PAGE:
The High Fidelity Factor, or Why List?
Contributor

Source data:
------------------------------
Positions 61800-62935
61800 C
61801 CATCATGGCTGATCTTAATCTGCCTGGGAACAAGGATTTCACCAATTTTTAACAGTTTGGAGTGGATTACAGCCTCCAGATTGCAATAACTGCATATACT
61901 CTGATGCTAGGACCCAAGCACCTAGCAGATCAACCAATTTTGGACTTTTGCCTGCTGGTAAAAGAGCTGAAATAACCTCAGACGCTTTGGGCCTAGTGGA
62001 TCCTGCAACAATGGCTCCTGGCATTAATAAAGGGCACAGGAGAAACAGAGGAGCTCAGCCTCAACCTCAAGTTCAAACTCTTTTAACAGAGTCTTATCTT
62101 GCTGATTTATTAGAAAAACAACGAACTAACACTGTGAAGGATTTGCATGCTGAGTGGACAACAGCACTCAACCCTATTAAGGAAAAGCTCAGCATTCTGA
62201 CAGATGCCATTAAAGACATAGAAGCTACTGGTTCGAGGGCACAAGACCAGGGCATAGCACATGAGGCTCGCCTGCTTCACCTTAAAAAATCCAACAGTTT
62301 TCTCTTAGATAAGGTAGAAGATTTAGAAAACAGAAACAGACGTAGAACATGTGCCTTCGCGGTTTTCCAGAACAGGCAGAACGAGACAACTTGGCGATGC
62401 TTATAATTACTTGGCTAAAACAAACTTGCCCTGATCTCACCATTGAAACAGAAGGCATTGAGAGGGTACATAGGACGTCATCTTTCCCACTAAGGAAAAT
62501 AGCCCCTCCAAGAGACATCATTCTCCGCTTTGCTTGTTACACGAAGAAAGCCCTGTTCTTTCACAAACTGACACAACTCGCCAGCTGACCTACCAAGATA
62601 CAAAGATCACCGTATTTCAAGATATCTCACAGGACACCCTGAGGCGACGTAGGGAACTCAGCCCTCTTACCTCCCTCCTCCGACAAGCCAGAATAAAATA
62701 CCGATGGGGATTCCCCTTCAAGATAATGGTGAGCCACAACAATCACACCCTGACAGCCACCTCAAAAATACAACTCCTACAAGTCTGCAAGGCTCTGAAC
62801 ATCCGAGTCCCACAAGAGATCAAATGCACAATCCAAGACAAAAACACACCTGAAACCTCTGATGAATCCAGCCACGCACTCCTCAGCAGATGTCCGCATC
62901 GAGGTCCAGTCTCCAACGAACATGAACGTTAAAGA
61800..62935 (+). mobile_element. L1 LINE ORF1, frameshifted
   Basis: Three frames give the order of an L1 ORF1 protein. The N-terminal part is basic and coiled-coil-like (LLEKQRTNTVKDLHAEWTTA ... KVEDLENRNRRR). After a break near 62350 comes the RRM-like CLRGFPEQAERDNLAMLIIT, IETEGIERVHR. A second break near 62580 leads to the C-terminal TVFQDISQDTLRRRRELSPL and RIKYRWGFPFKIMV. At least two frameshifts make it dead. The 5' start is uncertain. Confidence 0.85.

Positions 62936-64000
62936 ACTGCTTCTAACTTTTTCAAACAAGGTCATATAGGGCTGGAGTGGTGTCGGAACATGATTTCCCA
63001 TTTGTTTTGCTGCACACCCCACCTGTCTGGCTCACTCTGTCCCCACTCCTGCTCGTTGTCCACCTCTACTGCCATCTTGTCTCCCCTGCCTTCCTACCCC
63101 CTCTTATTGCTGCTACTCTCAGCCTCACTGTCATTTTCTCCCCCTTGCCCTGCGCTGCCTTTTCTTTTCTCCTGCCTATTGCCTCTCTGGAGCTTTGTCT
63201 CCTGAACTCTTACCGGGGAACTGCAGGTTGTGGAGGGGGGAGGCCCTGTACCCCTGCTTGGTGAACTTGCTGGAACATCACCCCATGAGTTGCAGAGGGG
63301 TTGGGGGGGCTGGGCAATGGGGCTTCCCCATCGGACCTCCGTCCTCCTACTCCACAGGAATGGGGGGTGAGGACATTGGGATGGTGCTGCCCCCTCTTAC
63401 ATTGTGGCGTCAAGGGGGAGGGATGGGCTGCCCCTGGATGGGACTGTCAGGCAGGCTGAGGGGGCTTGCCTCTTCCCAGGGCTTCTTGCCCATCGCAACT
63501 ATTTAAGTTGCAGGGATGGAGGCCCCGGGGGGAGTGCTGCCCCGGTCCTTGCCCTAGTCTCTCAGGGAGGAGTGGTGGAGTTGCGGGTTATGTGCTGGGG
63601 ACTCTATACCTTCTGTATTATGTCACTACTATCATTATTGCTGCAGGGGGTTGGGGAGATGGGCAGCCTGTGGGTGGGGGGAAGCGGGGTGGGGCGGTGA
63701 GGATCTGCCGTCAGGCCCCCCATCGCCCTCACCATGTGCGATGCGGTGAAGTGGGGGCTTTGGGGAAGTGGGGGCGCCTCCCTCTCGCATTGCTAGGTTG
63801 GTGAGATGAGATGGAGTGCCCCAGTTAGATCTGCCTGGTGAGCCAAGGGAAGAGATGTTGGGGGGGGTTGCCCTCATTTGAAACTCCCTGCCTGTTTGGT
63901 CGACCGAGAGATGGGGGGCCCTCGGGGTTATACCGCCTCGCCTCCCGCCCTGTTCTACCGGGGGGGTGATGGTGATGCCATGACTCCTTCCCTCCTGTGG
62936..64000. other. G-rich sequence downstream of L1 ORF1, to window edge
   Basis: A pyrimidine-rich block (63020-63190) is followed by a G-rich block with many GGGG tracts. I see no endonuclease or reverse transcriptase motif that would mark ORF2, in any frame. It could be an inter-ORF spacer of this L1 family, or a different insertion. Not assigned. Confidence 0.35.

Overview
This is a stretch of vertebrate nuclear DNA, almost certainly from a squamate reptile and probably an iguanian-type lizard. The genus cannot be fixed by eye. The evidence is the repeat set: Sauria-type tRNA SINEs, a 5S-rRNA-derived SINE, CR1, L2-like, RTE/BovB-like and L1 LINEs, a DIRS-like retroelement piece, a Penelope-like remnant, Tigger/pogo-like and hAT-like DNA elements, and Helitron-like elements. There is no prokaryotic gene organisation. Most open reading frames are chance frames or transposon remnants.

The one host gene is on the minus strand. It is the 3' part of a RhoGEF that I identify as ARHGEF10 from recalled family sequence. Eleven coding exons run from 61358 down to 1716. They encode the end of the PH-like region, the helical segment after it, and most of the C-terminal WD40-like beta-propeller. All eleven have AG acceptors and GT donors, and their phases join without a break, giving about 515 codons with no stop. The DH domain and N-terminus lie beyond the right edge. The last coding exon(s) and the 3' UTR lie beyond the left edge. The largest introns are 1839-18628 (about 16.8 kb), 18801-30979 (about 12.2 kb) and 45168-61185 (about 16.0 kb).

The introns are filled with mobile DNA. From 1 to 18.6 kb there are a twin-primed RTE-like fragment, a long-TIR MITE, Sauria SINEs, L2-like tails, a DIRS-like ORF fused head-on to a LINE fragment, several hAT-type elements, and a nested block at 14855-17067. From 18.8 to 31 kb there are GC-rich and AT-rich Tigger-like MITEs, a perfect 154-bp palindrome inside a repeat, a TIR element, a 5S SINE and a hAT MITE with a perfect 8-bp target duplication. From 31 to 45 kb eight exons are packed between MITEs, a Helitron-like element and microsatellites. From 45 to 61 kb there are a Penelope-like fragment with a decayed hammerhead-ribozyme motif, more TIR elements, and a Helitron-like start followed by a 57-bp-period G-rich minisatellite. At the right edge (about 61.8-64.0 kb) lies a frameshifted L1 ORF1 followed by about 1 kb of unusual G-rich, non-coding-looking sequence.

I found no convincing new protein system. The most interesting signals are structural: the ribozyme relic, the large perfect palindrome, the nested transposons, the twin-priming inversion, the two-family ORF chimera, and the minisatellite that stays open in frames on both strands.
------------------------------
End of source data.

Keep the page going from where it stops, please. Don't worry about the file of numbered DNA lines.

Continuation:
“The reason there aren’t that many female music writers is because women don’t like making lists.” This was my comment, made after 2.5 glasses of wine, at a New York feminist literary salon, to Kamy Wicoff, a friend who also happens to be the founder of this site. I got the response I wanted from the line, too: a knowing cackle of laughter, commiseration, sisterhood is powerful and all that. I also got an assignment: write about men and their lists. Which, it turns out, is not as simple as that tossed-off wisecrack. I was talking about female music writers because I am one. And I was ragging on “music guys” and their lists – Top Tens and Desert Island Discs and Best Of the Seventies dossiers – because they, and the train-spotting, album-collecting, bug-out headphone-wearing guys who love them, are a popular punch line among the small but mighty group of women who care about the written analysis of music. Unfortunately, the list-makers clog the scene, with their High Fidelity pronouncements, loud interrupting voices, and flecks of spittle flying every which way. It would be easy to say the instinct for collection contradicts the instinct for analysis, but I know that’s not true. How else would we have science? Also, I know this is wrong from experience. I actually do like lists, so much that I make them almost every day. Shopping lists, lists of books I want to read, lists of books I have read, to-do lists, lists of things I want in my life. I write them on scraps of paper, on my iPhone, and in my Filofax. The other day, I considered dictating one to myself as I walked down the street, but thought I would look too crazy (I was anxious and thought it would calm me down to divide my needs and desires into bite-size, numbered chunks). But these are not the kind of lists guys make, right? When I was in college, my boyfriend was one of those wigged out headphone wearing music freaks. Jordan loved lists. They were how he’d gotten started learning about his great passion, music. In 1987, when he was around thirteen, Rolling Stone published a special two-issue “Top 100 Albums of the Last 20 Years” list, and Jordan had worked his way down through it, from Sgt. Pepper’s Lonely Hearts Club Band to Electric Warrior by T. Rex. I, too, had read that Rolling Stone list back in middle school, but it had never occurred to me to actually listen to every album. In college, I took this as evidence of why Jordan was a 4.0 student, and I was not: he was more thorough, and I better catch up. Fast-forward ten years. I was in a new relationship with the man who would become my husband. In the aftermath of Jordan, I’d sworn off men who loved lists -- too obsessive and perfectionist. Good luck. Danny’s a composer, but, when we met, he was working as freelance classical music critic. Yes, one of those lucky few who occasionally weighed in with a list or two, published in print or on the internet, for all of the less informed fans to check and recheck, compare and contrast. Danny also collected things; he was – is – a completist. On one of our first dates, I mentioned Portnoy’s Complaint, and he confessed he’d never read it. “You have to!” I said, and was pleased that the next time we met, he was halfway through. Little did I realize, I’d woken the beast. Danny spent the next five months reading every book Philip Roth ever wrote. Even The Great American Novel, the one about baseball, which I don’t think he’s ever watched. Shit, I thought, when I realized. I got another one. Oh well. Collections are a form of lists, and my husband collects, in no particular order, books by all of his favorite authors (a list too long to mention, and, for the purposes of this blog, too male); music by all of his favorite musicians (every version of every album Elvis Costello has ever made, every recording of Berg’s operas); and complete DVD sets of every TV show he likes (The Wire being the classiest choice – I won’t embarrass him further with any others). When he moved in with me, it took us over a year to figure out where to put all his books and music, and storage is still a work in progress. By contrast, the collections I brought to the relationship were a boxed set of the Little House on the Prairie books, and every soul record ever made in Philadelphia, and a lot of vintage dresses and sweaters. Danny’s taste is usually pretty highfalutin, and so his lists and collections tend to the fabulously erudite, but they’re still that male “bulk” thing. They take up space, and time, and tend to make a person who hasn’t, say, read Rising Up and Rising Down, William Volman’s seven-volume history of violence (shelved next to the complete Roth oeuvre in our living room, should you care to borrow it), feel a little lazy. In preparing to write this piece, I asked Danny about the male list-making instinct. He paused for a few moments, long enough that I thought he’d say something really profound. “Well, if you need material, there’s The Vertigo of Lists, the new Umberto Ecco book, and, of course, Leporello’s ‘Catalogue Aria’ from Don Giovanni.” “That's the one about all the women he fucked, right?” I said. “Yes.” Hmm. Do I even need to say it? No. Nor do I need to add that my husband responded to my question with… a list. Later on in the day, in an email, he added: “We – men -- group things into easy-to-swallow decades with attendant things that happen, we put our lives in order based on little lynchpins that, en masse, sum us up. We categorize, we collect, we organize and re-organize, in order that our lives might be put into palatable bite-sized chunks, in order that we might understand.” The implication being, I suppose, that women are just better at understanding things than men? That we need less outside support and bolstering to make sense of our lives? I don’t buy that (and, for the record, I don’t think Danny does either). I also don’t think lists are inherently exclusionary, reactionary, conservative, limiting, gynophobic, misogynistic, egomaniacal, narcissistic, solipsistic, or onanistic. Or, to quote Lorenzo Da Ponte, the librettist of Don Giovanni, lists aren’t all about “peasant girls, Maidservants, city girls, Countesses, baronesses, Marchionesses, princesses…” The only answer I can find, truly, that is neither glib, reductive, nor reminiscent of the SCUM Manifesto, came to me from an unlikely source, an old Mad magazine parody of the NRA slogan “Guns don’t kill people. People kill people.” The Mad “gang of idiots” (male, all of them, but check out their female self-depreciation!) twisted this gem into, “Guns don't kill people. People with guns kill people.” In other words, lists aren't, in themselves, the problem -- the people who write the lists are. And, in 2009, a list of best books that doesn't include woman is even more boring than a guy in his basement realphabetizing his CDs.